25 August 2010 Flat liquid crystal diffractive lenses with variable focus and magnification
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Abstract
Non-mechanical variable lenses are important for creating compact imaging devices. Various methods employing dielectrically actuated lenses, membrane lenses, and/or liquid crystal lenses were previously proposed1-4. Here we present tunable-focus flat liquid crystal diffractive lenses (LCDL) employing binary Fresnel zone electrodes fabricated on Indium-Tin-Oxide using conventional micro-photolithography. The phase levels can be adjusted by varying the effective refractive index of a nematic liquid crystal sandwiched between the electrodes and a reference substrate. Using a proper voltage distribution across various electrodes the focal length can be changed. Electrodes are shunted such that the correct phase retardation step sequence is achieved. If the number of 2π zone boundaries is increased by a factor of m the focal length is changed from f to f/m based on the digitized Fresnel zone equation: f = rm 2/2mλ, where rm is mth zone radius, and λ is the wavelength. The lenses operate at very low voltage levels (±2.5V ac input), exhibit fast switching times (20-150 ms), can have large apertures (>10 mm), and small form factor, and are robust and insensitive to vibrations, gravity, and capillary effects that limit membrane and dielectrically actuated lenses. Several tests were performed on the LCDL including diffraction efficiency measurement, switching dynamics, and hybrid imaging with a refractive lens. Negative focal lengths are achieved by adjusting the voltages across electrodes. Using these lenses in combination, magnification can be changed and zoom lenses can be formed. The promising results make LCDL a good candidate for non-mechanical auto-focus and zoom lenses.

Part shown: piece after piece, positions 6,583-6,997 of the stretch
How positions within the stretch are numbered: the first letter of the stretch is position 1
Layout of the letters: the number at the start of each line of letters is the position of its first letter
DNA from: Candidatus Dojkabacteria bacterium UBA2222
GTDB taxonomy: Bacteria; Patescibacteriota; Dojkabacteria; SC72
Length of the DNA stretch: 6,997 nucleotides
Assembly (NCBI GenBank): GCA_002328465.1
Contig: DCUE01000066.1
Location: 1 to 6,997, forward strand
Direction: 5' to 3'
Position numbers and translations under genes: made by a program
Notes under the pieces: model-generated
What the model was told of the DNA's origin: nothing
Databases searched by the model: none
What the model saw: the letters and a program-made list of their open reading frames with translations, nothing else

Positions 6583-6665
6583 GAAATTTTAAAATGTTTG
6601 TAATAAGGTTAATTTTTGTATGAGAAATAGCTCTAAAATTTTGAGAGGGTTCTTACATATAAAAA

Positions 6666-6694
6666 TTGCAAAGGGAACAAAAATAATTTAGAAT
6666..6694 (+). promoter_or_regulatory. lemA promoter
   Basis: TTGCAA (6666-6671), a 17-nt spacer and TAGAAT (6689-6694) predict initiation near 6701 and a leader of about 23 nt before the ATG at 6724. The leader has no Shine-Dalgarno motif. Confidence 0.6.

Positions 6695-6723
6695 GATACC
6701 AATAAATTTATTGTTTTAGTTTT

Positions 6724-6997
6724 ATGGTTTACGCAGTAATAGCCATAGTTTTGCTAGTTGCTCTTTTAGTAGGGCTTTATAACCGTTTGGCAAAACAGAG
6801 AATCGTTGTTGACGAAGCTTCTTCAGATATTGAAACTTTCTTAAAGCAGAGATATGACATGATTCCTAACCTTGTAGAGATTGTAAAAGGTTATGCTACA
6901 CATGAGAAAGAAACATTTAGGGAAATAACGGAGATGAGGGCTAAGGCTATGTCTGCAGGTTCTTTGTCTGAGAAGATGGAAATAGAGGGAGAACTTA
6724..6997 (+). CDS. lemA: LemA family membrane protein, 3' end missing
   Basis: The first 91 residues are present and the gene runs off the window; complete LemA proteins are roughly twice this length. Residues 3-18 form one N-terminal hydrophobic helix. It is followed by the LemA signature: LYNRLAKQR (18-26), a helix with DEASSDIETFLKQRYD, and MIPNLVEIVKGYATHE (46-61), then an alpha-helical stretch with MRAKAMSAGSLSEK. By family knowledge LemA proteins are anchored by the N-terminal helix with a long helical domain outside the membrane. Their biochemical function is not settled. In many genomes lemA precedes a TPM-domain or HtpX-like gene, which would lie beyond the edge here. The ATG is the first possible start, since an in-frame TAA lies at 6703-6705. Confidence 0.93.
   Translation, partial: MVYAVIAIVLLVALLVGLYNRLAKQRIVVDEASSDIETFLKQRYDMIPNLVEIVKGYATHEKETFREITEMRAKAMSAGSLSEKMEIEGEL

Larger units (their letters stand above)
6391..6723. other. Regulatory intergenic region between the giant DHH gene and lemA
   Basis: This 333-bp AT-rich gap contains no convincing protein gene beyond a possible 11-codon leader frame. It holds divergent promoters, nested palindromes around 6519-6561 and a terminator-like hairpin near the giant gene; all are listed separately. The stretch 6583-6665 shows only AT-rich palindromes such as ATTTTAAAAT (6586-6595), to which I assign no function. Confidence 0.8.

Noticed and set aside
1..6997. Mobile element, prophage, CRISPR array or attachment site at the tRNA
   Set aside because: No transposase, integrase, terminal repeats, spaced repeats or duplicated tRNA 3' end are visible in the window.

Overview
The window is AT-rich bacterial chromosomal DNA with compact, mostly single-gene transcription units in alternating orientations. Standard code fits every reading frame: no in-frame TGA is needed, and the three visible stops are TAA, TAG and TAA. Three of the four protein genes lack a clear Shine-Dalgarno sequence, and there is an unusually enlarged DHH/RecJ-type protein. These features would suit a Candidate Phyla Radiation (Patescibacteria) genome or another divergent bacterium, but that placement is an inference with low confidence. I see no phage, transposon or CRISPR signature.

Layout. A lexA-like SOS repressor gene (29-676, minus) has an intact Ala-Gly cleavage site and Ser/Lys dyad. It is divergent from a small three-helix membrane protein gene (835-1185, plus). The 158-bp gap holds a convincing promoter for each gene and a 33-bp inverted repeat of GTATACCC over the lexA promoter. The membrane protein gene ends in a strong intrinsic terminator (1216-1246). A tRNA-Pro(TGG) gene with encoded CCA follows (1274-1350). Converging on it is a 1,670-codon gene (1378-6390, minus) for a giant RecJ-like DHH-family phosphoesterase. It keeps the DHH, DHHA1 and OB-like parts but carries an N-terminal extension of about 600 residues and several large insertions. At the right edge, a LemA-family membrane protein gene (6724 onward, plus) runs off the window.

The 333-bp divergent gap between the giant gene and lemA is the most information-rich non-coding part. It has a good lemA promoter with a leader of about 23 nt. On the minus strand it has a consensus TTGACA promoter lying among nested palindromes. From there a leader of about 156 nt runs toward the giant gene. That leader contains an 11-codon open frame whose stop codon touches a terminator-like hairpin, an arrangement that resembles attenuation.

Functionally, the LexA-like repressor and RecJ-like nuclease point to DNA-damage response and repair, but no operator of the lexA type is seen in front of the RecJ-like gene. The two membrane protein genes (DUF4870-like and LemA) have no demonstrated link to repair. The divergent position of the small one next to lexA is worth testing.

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Pouria Valley, Pouria Valley, Mohammad Reza Dodge, Mohammad Reza Dodge, Jim Schwiegerling, Jim Schwiegerling, David Mathine, David Mathine, Gholam Peyman, Gholam Peyman, N. Peyghambarian, N. Peyghambarian, } "Flat liquid crystal diffractive lenses with variable focus and magnification", Proc. SPIE 7786, Current Developments in Lens Design and Optical Engineering XI; and Advances in Thin Film Coatings VI, 77860H (25 August 2010); doi: 10.1117/12.860963; https://doi.org/10.1117/12.860963
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